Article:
INDIANAPOLIS - Tony Kanaan skidded out of control after a run-in with his teammate. Danica Patrick was clipped by another car just trying to get off pit road. With all those yellow flags, it was hard to get up to speed at the Indianapolis 500.
So when did Scott Dixon take the lead for the final time on his way to Victory Lane?
In the pits. During the last caution period, no less.
Speeding back to the track after the final round of stops, Dixon came out ahead of Vitor Meira — thanks a lot, crew — and pulled away over the final 29 laps to capture his first Indy 500 victory Sunday, holding off the Brazilian and hard-luck Marco Andretti.
The 27-year-old New Zealander started from the pole and stayed ahead of all the trouble, leading more laps than everyone else combined on a day when yellow was the predominant color, coming out eight times to slow up more than a third of the race.
“I didn’t know what it felt like, but it feels pretty bloody amazing,” Dixon said after taking a traditional sip of milk.
He stayed patient and focused even while making 69 of the 200 laps around the 2½-mile oval behind the pace car. Among those who weren’t around at the end: Kanaan, Patrick and 19-year-old Graham Rahal, the son of 1986 winner Bobby Rahal and last-place finisher in his first 500.
Dixon made the last pit stop trailing Meira, who had been out front for 12 laps after a daring move between Dixon and Ed Carpenter. But the red No. 9 car returned to the track with the lead.
“You just thought something was going to go wrong,” Dixon said. “There were so many yellows, it was really hard to get into a rhythm.”
Still savoring her landmark victory in Japan, Patrick failed to finish for the first time in four trips to Indy, though it wasn’t her fault. She was banged on pit road by Ryan Briscoe with 29 laps to go, breaking the left rear suspension on a car that had run in the top 10 most of the race but never challenged for the lead.
Patrick finished 22nd and was steaming afterward. After climbing out of her helpless car, she ripped off her gloves and stomped angrily toward Briscoe’s Team Penske pits. A track security official cut her off before she could get there.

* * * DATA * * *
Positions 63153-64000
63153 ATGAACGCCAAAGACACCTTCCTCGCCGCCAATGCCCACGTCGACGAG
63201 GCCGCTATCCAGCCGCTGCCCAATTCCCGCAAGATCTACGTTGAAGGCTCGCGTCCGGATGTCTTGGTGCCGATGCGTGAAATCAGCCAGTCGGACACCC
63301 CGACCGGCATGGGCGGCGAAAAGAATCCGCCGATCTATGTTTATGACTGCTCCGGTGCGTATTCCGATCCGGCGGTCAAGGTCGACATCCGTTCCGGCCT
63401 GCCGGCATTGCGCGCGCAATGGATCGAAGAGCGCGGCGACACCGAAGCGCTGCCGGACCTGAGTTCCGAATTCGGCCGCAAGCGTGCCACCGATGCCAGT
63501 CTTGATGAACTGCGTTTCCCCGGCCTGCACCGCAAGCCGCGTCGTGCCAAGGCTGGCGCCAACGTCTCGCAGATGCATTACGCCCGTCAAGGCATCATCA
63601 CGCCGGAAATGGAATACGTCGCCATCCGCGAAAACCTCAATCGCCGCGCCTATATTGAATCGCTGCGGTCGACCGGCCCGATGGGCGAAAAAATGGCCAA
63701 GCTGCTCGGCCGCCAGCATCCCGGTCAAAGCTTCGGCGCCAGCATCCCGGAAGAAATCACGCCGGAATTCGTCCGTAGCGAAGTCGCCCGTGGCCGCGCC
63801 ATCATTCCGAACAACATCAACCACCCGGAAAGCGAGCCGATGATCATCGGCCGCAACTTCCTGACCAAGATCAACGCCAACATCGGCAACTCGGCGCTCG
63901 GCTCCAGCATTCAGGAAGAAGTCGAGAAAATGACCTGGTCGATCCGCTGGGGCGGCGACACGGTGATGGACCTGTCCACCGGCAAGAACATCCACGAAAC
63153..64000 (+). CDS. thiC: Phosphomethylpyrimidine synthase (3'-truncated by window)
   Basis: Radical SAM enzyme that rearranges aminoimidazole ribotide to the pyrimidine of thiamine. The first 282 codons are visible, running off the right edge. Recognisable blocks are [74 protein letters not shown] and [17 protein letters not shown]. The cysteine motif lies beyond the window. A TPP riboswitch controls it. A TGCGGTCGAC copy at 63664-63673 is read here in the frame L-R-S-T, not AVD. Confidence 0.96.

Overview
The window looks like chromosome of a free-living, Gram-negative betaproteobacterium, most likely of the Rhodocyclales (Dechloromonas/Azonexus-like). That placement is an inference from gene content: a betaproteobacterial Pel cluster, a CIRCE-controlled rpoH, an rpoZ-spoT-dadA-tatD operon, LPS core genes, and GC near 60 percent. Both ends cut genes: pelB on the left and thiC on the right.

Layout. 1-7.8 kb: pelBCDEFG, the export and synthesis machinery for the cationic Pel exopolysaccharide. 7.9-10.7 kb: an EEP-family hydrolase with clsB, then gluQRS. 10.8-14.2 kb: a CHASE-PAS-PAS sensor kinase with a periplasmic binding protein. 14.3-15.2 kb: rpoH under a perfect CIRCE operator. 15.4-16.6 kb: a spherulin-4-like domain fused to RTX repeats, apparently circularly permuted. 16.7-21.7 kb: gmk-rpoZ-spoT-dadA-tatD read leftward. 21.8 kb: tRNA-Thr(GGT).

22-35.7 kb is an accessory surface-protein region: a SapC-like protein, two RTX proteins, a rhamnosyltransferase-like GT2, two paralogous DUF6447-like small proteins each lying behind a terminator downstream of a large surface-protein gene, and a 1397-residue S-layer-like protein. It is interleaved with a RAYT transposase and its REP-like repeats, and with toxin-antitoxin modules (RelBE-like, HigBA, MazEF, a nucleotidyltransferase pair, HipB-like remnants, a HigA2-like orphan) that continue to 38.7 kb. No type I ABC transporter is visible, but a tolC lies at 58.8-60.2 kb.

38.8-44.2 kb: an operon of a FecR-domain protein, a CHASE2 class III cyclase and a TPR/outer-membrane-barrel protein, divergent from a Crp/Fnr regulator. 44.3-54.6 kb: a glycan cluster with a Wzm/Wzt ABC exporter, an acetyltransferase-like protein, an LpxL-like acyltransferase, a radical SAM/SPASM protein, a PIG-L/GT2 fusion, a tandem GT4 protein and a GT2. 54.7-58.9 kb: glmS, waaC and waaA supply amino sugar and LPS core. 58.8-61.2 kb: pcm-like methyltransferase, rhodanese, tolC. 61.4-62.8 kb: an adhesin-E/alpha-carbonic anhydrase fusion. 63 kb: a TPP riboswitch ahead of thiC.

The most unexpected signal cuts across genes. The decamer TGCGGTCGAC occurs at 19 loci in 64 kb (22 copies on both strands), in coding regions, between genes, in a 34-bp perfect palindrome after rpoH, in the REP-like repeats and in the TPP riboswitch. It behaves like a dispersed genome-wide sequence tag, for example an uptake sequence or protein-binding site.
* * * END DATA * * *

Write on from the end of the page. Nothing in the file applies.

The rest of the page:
“Probably best I didn’t get down there anyway,” Patrick said.
“It’s nice to see the fastest car win,” said Meira, who finished 1.75 seconds behind, driving for the one-car, low-budget Panther Racing team.
The Brazilian has never won an IndyCar race but finished runner-up in the biggest race of all for the second time in four years. Few remember that he was second to Dan Wheldon in 2005, the same year Patrick finished fourth — and got all the headlines — as an Indy rookie.
Andretti appeared to knock Kanaan, his Andretti Green Racing teammate, out of the race with an aggressive move just past the midway point, but all he got was another close call for a family that is now 1-for-57 at the Brickyard. The 21-year-old settled for third, while cousin John Andretti was 16th.
The Andretti Curse at Indy is alive and well. They can drive, for sure. They just can’t win.
See images from the 92nd running of the Indianapolis 500.
Take a look at the history and records of the Indianapolis 500.
Indy 500 traditions
In a race celebrating its 92nd running, there are a number of traditions.
Video: Motor sports coverage
Kanaan racing 'for the fans'
Tony Kanaan is a fan favorite in Indianapolis, and he says that if he finally wins the Indy 500, it will be more for his fans than himself.
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